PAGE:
The Forest: Spatial Narratives in a Subversive Robinsonade

Group presentation summary by Peter Forberg. This post will contain small spoilers for survival horror game The Forest.

The history of the Robinsonade is the history of shipwrecks: by boat, by plane, or by spacecraft, hapless travelers find themselves stranded on the shores, hidden beneath the canopies, or lost in the sands of some remote island or labyrinthian forest or sprawling desert. In this sense, The Forest (2013) begins much like any other transit disaster, sending the player crashing down into the trees of a mountain-lined peninsula with no other survivors—no other survivors except the player’s adolescent son, who is immediately pulled from the wreckage by a looming, naked mutant. And so, at the outset, The Forest announces that it is not merely a sandbox for enterprising colonizers, nor does it hide the fact that this brave new world is filled with dangerous mystery and lush with stories. Understanding that The Forest emerged during the survival-crafting game boom of the early 2010s, the developers needed a way to differentiate their game from the endless explore-mine-build games that followed Minecraft’s (2009) massive success. Thus, they took a different approach to the genre, with the director of the game Ben Falcone stating, “Our focus is much more on a survival horror experience, letting players experience being in the world of ‘The Hills Have Eyes’ or an 80’s Italian cannibal film” (Savage 2013). Seven years out of the initial alpha release, Falcone’s vision has been realized (with a sequel in the works), so what exactly does The Forest accomplish within this generic category; more specifically, how does it apply and subvert the tropes players will associate with popular survival games such as Minecraft or Terraria (2011)?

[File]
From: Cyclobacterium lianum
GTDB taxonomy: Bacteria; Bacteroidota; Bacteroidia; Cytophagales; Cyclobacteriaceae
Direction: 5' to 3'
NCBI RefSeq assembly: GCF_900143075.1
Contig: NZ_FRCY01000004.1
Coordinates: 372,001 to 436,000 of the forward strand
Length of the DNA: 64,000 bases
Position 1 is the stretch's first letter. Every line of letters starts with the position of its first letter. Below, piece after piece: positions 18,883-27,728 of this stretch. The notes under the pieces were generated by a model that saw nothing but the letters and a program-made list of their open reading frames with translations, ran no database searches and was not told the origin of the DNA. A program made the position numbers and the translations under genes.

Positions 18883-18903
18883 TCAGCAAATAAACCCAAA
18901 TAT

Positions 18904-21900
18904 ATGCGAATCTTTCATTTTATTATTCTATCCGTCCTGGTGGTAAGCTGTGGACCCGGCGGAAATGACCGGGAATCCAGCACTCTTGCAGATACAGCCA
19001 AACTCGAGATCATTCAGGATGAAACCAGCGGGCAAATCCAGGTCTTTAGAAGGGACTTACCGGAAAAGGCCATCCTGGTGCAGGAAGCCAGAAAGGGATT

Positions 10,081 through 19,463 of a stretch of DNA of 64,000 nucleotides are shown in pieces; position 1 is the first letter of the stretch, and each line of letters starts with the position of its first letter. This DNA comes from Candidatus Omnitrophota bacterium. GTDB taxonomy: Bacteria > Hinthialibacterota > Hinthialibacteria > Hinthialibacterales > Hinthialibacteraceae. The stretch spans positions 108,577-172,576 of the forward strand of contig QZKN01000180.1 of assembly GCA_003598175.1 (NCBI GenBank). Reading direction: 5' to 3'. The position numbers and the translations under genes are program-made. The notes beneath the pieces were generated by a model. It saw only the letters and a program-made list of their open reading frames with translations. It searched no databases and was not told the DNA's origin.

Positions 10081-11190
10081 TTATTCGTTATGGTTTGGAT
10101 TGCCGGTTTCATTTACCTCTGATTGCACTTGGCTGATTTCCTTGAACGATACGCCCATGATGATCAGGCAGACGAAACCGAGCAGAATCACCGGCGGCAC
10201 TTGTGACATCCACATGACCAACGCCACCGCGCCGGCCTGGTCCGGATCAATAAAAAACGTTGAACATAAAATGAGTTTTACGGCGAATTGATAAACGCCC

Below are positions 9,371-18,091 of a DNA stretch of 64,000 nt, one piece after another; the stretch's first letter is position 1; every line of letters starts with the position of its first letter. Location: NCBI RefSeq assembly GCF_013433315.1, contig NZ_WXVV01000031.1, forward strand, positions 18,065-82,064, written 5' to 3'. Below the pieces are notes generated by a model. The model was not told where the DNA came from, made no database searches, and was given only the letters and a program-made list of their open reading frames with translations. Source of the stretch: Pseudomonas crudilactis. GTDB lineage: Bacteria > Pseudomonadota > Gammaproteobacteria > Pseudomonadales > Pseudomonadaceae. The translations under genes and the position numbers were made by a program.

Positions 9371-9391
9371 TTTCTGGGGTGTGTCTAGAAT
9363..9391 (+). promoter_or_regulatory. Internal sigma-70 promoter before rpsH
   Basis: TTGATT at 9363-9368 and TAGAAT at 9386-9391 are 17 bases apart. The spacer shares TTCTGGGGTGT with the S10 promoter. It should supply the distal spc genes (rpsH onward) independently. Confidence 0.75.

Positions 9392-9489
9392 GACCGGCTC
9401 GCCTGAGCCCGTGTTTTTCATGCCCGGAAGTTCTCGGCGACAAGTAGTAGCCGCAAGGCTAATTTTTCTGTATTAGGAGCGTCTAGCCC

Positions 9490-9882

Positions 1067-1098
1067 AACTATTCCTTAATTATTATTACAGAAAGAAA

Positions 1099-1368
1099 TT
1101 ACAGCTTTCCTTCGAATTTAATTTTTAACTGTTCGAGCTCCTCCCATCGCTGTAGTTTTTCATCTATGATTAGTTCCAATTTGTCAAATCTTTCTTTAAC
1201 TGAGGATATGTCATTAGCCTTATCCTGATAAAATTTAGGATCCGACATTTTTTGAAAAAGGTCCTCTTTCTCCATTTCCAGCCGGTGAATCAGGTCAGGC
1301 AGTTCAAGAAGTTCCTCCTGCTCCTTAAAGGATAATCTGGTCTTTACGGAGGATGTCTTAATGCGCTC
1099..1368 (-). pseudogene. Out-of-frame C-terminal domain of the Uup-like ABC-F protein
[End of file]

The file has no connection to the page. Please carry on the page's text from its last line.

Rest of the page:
Here we have to pause to note that Robinsonade and survival are being conflated, mostly because the semantic distinction between the two is a different blog post in and of itself, but for the purpose of this analysis, the Robinsonade of literature has evolved into the “survival-crafting” genre of video games.